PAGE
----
Apple’s browser Safari will introduce a big change later this year. The popular browser will stop accepting newly issued HTTPS certificates which are valid for more than 398 days.
This change will become a reality from September 1st, 2020. Certificates that are issued after that date and are valid for more than 398 days will cause an error in the Safari browser. They will be viewed as untrusted and consequently rejected by Safari.
Safari will continue to accept the already issued certificated before September 1st, no matter how long are they valid for. After they get renewed, though, they must be below 398 days or 13 months.
Why the change?
Making certificates valid for fewer than 398 days is a change that IT giants have been discussing for quite some time, The Register reports. It’s been a topic for the CA/Browser members but so far no companies have taken action.
This now changes with Apple. By applying this rule, developers will have to update their certificates more often. This means that they will get to use new cryptographic standards more quickly, hence increasing security.
The move will also decrease the number of unused certificates which are out in the wild. They are sought after by hackers which try to use them for malicious purposes.
What’s really going on?
So far Apple hasn’t commented on the move officially. People found out about it after Apple announced it during the CA/Browser Forum in February. And it was the only member to announce and back the change. Other members, like Google, haven’t announced such changes yet.
DigiCert did comment on the move on its site. It recaps the discussions noting that Google offered the same change in August 2019, but was voted down. Now Apple is just doing the change on its own to its own properties. As Apple is a company with billions of users, though, this will undoubtedly result in sites having to comply.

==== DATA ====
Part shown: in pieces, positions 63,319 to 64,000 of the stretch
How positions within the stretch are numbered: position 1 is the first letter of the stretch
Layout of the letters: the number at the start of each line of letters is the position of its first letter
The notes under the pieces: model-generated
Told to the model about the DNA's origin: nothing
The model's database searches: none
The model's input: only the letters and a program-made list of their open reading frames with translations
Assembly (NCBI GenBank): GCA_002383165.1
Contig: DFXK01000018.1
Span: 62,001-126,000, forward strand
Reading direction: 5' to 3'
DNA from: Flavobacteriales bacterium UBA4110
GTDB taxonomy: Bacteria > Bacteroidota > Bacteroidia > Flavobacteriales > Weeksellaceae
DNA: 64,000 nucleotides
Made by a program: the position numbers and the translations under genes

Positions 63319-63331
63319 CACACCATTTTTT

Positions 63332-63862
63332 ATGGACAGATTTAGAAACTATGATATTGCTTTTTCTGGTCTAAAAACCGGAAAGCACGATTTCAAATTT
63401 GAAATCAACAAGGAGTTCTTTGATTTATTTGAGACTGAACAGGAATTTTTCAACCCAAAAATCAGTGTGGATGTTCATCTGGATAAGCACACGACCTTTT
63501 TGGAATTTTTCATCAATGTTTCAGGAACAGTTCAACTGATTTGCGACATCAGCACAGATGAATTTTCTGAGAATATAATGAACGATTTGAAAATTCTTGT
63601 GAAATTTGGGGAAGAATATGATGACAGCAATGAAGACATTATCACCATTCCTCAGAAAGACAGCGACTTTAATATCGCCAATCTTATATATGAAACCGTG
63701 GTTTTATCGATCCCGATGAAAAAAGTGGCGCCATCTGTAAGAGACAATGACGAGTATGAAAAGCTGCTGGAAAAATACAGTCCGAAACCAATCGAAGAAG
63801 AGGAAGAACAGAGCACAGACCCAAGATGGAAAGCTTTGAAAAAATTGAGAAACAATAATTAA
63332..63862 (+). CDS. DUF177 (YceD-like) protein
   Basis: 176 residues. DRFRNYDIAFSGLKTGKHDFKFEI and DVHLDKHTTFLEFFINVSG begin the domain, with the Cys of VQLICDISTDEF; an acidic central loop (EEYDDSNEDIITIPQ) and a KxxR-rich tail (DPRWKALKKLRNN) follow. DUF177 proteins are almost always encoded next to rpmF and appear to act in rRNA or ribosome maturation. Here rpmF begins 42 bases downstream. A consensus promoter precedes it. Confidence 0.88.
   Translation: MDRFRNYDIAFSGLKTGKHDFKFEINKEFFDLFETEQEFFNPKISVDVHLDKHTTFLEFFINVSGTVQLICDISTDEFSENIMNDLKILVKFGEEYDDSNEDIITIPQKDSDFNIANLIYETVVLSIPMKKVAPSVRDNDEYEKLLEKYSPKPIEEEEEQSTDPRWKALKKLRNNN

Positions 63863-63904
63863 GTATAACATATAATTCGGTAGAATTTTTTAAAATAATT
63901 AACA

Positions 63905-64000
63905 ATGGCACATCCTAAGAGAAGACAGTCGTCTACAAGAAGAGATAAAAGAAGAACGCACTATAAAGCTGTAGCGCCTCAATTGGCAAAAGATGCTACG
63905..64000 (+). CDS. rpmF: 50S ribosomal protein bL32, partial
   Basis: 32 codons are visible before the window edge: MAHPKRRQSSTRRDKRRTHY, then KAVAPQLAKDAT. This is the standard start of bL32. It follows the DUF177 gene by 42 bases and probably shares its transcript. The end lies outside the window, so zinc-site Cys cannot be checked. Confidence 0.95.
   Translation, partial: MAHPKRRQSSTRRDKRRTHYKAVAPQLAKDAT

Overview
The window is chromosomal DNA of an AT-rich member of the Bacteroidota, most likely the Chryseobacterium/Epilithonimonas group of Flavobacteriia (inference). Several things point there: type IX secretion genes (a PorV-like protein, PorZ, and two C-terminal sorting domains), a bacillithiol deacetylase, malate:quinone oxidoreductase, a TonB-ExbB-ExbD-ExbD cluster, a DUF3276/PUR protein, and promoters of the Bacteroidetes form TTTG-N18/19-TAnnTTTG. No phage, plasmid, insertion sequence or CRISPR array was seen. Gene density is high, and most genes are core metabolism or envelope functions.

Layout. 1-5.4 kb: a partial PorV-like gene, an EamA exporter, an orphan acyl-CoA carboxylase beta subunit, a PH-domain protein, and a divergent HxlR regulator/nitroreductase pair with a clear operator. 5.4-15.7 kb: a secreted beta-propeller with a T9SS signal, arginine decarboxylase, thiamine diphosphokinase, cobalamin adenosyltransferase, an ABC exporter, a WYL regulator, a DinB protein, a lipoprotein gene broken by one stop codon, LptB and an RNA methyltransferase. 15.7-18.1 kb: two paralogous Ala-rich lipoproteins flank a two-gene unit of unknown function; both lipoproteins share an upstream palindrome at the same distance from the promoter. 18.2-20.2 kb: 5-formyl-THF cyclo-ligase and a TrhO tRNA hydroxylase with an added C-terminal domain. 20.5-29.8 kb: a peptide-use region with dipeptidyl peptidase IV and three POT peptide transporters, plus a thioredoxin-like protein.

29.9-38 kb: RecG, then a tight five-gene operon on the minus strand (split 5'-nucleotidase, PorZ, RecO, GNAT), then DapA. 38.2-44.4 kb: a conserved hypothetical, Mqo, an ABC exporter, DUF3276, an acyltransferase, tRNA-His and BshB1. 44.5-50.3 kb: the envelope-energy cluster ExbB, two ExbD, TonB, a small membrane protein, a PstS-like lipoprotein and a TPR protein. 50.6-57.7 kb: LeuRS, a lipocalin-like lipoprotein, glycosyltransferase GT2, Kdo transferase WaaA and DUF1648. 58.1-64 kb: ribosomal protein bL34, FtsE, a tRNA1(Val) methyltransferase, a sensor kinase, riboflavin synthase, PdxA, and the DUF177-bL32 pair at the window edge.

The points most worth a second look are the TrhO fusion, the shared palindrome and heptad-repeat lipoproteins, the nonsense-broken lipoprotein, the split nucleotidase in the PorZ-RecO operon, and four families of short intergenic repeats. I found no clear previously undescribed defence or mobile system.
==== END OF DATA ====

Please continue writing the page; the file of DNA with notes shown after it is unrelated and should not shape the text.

What will happen?
Up until now, the max validity of certificates was/is 825 days. After Apple announced the change in February, there hasn’t been much movement from other companies.
So, it seems they are going to wait and see what the reactions of website admins and companies will be. Most will probably not be happy about the news. Especially the ones who maintain several sites.
The good news is that some cert issuers already offer automation tools. This makes it easier for them, but self-hosting might get a little trickier. It will mean that admins will have to go through the re-issuing process more often.
Also, a lot of smaller companies won’t hear about the change in time. So, they will re-issue their certificates after September 1st, with their old, longer dates. As a result, they run the risk of having their sites pop up a warning message as distrusted to their Safari visitors. Hence, losing potential visitors and customers.